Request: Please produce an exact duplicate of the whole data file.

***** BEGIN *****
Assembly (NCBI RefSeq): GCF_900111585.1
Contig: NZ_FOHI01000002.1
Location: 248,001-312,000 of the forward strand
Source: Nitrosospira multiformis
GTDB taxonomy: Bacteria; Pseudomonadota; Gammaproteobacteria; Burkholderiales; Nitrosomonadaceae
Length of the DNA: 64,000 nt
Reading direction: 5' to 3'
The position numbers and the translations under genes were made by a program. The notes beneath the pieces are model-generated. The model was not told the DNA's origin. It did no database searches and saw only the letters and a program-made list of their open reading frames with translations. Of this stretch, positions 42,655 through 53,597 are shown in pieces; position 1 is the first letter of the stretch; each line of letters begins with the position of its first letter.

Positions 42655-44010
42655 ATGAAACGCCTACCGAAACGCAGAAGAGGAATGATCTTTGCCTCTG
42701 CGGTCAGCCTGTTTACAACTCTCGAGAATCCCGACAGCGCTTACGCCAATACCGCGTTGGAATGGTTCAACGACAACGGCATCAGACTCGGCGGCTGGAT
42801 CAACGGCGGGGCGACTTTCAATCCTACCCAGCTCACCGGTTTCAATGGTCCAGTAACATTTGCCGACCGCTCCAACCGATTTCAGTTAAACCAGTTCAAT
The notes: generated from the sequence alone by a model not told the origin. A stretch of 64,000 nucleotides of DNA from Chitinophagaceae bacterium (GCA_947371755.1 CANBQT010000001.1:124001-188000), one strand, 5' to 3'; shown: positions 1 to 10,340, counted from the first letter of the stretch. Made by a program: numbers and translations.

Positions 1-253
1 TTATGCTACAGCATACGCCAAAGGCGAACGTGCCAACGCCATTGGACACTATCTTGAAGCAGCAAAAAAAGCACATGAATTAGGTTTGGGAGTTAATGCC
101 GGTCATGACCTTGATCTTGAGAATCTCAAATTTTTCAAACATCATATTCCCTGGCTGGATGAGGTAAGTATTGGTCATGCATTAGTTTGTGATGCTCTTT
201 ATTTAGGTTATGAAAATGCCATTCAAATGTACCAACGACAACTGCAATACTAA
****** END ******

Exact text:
Assembly (NCBI RefSeq): GCF_900111585.1
Contig: NZ_FOHI01000002.1
Location: 248,001-312,000 of the forward strand
Source: Nitrosospira multiformis
GTDB taxonomy: Bacteria; Pseudomonadota; Gammaproteobacteria; Burkholderiales; Nitrosomonadaceae
Length of the DNA: 64,000 nt
Reading direction: 5' to 3'
The position numbers and the translations under genes were made by a program. The notes beneath the pieces are model-generated. The model was not told the DNA's origin. It did no database searches and saw only the letters and a program-made list of their open reading frames with translations. Of this stretch, positions 42,655 through 53,597 are shown in pieces; position 1 is the first letter of the stretch; each line of letters begins with the position of its first letter.

Positions 42655-44010
42655 ATGAAACGCCTACCGAAACGCAGAAGAGGAATGATCTTTGCCTCTG
42701 CGGTCAGCCTGTTTACAACTCTCGAGAATCCCGACAGCGCTTACGCCAATACCGCGTTGGAATGGTTCAACGACAACGGCATCAGACTCGGCGGCTGGAT
42801 CAACGGCGGGGCGACTTTCAATCCTACCCAGCTCACCGGTTTCAATGGTCCAGTAACATTTGCCGACCGCTCCAACCGATTTCAGTTAAACCAGTTCAAT
The notes: generated from the sequence alone by a model not told the origin. A stretch of 64,000 nucleotides of DNA from Chitinophagaceae bacterium (GCA_947371755.1 CANBQT010000001.1:124001-188000), one strand, 5' to 3'; shown: positions 1 to 10,340, counted from the first letter of the stretch. Made by a program: numbers and translations.

Positions 1-253
1 TTATGCTACAGCATACGCCAAAGGCGAACGTGCCAACGCCATTGGACACTATCTTGAAGCAGCAAAAAAAGCACATGAATTAGGTTTGGGAGTTAATGCC
101 GGTCATGACCTTGATCTTGAGAATCTCAAATTTTTCAAACATCATATTCCCTGGCTGGATGAGGTAAGTATTGGTCATGCATTAGTTTGTGATGCTCTTT
201 ATTTAGGTTATGAAAATGCCATTCAAATGTACCAACGACAACTGCAATACTAA